The times they are a tankin', so we've made adjustments. In fact, we've injected the list with lots of fresh blood. Much of last year's rookie squad has been embarrassed on the floor -- so it's time for most of them to ride the pine.
The new list also reflects an increased amount of feedback from the optical networking community itself. Preliminary lists were debuted at Light Reading-sponsored events – Opticon, and Lightspeed Europe – where the selections were vetted and criticized by conference attendees. Several changes resulted from these presentations.
The list was also affected by some last-minute news events. For example, Ocular Networks Inc. was set to debut in the Number 2 spot, until it was announced just a few weeks ago that it would be bought by Tellabs Inc. (Nasdaq: TLAB; Frankfurt: BTLA) (see Tellabs Nabs Ocular). Though technically Ocular remains a private company until the deal closes, there didn't seem to be much point in naming a company that had already agreed to be acquired by a large public company.
What's different now? The entire market. The Top Ten list is no longer about blockbuster IPOs; it's about companies that have real-world technology, enough cash to survive, or perhaps have developed an effective point product that would make an attractive acquisition (see Ocular). For the most part, we've shunned science fiction for honest-to-gosh products.
Number one? Unisphere Networks Inc. (Nasdaq: UNSP). The steady spinoff of Siemens AG (NYSE: SI; Frankfurt: SIE) has been carefully building revenues and customers for its edge router. Another top entry? Atrica Inc., an optical Ethernet play.
One big change since last spring, when our old, moldy list was launched: The MEMs market and demand for core optical switching technology has virtually dried up, which doesn't bode well for companies like OMM Inc. and Calient Networks Inc. They're off. Axsun Technologies Inc. still has plenty of cash but the buzz has waned. Caspian Networks? Well, word on the street is that the product is very ambitious and that it's time for them to stop talking and start delivering.
Luminous Networks Inc.? The management seems to have gone a little quiet, while the company's technology looks to be stuck in RPR Hell (see RPR: Deadlock Ahead?). We've replaced them with Atrica, which looks to have a cleaner plan for Metro Ethernet – namely, they're actually working with Ethernet.
As for Ellacoya Networks Inc.... We really don't want to talk about it.
So here it is:
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How are the companies selected? Light Reading’s formula for evaluation is now well-proven:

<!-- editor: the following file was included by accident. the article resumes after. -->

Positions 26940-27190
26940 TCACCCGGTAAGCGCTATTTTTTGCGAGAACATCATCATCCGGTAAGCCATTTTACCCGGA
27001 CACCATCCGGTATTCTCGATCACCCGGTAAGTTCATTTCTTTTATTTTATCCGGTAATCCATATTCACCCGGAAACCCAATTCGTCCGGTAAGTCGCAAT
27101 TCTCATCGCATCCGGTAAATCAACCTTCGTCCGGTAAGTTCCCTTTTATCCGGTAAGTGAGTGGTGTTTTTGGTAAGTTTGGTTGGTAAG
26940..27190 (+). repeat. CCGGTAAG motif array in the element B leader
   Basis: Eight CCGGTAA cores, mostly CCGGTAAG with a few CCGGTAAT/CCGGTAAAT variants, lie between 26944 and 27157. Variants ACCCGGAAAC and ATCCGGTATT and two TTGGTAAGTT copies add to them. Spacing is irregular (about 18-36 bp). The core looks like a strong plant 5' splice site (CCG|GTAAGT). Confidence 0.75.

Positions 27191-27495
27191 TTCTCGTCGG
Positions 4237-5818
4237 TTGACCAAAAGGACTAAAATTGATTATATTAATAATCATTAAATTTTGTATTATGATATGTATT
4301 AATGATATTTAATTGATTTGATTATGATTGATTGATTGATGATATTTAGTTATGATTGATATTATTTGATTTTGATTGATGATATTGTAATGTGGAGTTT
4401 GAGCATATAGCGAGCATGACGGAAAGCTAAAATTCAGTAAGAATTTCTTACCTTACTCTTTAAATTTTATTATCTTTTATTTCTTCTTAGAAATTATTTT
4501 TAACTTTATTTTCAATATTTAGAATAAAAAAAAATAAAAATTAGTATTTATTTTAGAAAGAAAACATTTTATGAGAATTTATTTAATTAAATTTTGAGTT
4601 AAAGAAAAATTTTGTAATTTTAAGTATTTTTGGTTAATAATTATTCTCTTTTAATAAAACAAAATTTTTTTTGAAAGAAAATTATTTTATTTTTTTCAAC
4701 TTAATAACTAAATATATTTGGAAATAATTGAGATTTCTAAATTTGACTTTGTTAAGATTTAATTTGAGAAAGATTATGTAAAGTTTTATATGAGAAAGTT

There aren’t many rules, but the ones we have are strictly enforced (except when we think there’s a good reason for breaking them).
Companies must be privately held [like, duh! – ed]. Public companies aren’t eligible, so don’t even try.
The optical networking industry is not a democracy — and neither is the Top Ten list. The editors of Light Reading make the final call on which companies make the cut, and our verdict is irrevocable. There is no higher court of appeal — not even the Florida Secretary of State.
For the same reason, there’s also no point sending multiple emails suggesting the same company. It’s annoying, ok?
The list is dedicated to optical networking systems and components players. Service providers are also eligible, although Light Reading is planning to launch a shiny new services site, with its very own services Top Ten list, some time soon.
There is no Rule #4.
To be included, companies must explain not only what their product does (the easy bit: it’s called “marketing”) but also how it does it (the hard part: it’s called “engineering”). This weeds out vendors that decline to explain their technology fundamentals from the get-go.
The technology disclosure rule is an important one, because it makes it less likely that Light Reading editors will end up looking foolish by honoring what we think is, say, a state-of-the-art all-optical switch that then turns out to be a PowerPoint slide of a state-of-the-art all-optical switch.
It also makes it harder for startups to test the market with a “marketing balloon” announcement, and then change their technology story later.
Disclosure: Neither Light Reading Inc. nor any of its editors owns equity, stock options, or warrants in any of the companies listed.